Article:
Are you Running or Training?

I’ve been curious for years about this, ever since I was an 8 year old kid running laps around the soccer field for practice.

Can anyone honestly tell me, since when did running become ‘working out?’

Why do we relate running, swimming, rowing or cycling to ‘working out?’

I hate to point out the obvious here but it’s a sport, like any other. Yet, somewhere along the line we’ve twisted its meaning to be synonymous with ‘working out’.

It’s running, it’s an athletic endeavour, just like playing basketball or tennis is. In the same way a basketball player plays basketball to get better at basketball you run to get better at running. It may be slightly less complicated a sport than many, but there are many simple sports out there.

You may also participate in it for fun, but if you’re training then the objective should be to get better; no?

We don’t say we’re going for a workout, time to throw the javelin around,  or its time we went to the gym to do some triple jump. Do we?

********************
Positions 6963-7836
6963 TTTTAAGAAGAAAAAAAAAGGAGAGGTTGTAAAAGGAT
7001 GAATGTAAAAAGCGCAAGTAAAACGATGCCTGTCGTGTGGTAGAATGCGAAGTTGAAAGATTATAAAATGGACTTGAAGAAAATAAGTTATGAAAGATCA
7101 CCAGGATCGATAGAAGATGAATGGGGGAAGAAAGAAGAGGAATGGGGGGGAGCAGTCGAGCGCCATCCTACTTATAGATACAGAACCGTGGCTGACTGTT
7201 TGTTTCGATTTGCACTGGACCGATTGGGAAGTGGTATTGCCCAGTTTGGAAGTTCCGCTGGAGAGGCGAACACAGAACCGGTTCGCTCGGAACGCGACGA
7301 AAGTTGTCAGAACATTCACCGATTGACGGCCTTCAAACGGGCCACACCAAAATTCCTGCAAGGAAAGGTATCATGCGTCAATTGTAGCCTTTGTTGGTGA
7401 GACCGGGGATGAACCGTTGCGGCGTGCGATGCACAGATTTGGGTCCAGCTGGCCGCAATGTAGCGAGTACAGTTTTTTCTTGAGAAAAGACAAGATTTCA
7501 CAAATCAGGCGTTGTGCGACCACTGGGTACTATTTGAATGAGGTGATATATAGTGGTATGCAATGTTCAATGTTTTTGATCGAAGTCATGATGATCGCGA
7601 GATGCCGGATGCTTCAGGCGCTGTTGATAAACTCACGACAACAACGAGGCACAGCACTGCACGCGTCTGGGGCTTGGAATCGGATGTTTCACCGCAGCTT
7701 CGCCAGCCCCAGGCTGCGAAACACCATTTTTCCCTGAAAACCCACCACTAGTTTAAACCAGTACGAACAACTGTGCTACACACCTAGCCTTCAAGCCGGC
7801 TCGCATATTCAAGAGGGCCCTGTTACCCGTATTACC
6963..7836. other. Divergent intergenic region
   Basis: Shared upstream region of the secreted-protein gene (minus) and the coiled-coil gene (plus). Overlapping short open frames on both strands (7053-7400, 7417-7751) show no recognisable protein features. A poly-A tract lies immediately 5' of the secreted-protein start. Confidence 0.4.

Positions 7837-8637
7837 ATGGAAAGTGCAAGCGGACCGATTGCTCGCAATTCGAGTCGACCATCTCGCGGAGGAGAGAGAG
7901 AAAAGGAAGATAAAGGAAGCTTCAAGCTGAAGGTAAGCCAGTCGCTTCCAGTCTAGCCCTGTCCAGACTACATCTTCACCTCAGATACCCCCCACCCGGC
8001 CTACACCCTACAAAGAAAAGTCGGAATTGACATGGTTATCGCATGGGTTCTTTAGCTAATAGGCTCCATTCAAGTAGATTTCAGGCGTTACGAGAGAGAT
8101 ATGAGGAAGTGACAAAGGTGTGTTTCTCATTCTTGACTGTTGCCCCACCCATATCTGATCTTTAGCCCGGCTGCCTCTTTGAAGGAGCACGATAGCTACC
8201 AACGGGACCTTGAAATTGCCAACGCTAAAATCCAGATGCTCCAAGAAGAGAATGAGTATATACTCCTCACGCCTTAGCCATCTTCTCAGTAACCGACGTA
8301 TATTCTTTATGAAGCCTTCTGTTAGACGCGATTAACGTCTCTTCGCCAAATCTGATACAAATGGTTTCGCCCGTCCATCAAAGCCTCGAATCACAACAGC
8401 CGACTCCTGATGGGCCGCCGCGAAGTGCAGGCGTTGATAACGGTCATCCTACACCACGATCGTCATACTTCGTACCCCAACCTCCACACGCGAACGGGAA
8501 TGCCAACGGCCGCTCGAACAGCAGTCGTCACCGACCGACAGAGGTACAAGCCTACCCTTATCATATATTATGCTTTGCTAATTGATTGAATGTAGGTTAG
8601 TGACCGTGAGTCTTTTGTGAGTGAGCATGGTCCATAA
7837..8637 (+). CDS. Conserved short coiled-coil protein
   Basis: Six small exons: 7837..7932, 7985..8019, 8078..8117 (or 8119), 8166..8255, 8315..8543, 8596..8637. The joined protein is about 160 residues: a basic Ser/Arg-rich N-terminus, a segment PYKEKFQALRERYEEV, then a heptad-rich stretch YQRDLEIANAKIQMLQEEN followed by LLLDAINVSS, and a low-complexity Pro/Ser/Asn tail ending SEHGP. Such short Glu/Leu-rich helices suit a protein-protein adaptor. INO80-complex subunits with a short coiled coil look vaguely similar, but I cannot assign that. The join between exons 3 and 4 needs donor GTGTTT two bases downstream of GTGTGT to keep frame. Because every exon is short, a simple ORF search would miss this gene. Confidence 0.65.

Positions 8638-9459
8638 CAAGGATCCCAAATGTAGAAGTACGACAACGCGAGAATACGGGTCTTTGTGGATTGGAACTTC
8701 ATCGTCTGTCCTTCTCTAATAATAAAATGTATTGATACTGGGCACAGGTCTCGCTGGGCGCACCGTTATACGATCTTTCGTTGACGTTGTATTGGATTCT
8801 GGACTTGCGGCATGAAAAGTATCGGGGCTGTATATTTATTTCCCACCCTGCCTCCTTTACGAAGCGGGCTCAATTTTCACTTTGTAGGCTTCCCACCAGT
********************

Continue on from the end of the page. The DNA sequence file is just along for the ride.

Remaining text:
Yet I’ve met incredibly fit individuals who play both of those sports.

I want clear up this misconception.

Training (AKA Working Out) is actually the complement, training has a plan, a progression that makes you stronger, more powerful, leaner, capable of lasting longer, faster, more agile, more accurate, more stable, more mobile, or better at other ‘skills,’ like those that I just listed. This includes lifting weights and using your body-weight, in manipulated fashion to achieve the desired outcome. Which is typically performance, weight-loss, or weight maintenance.

Working out (Training) should be the 2-6 times a week — with some weeks off here and there — you spend in the gym or on the field working on movement skills and fundamentals, not the sport itself. It is how we make ourselves better at our sport. Developing those skills is an effort to make you a better runner, or a better football player, or a better tennis player, or etc…etc…

In other words get ‘fit’ so you can run, jog, cycle or row more effectively and not the other way around.

So please, if you’re heading to the gym today for a run, if you want that run to yield results, aim to improve something, anything, just a little bit each time.

 

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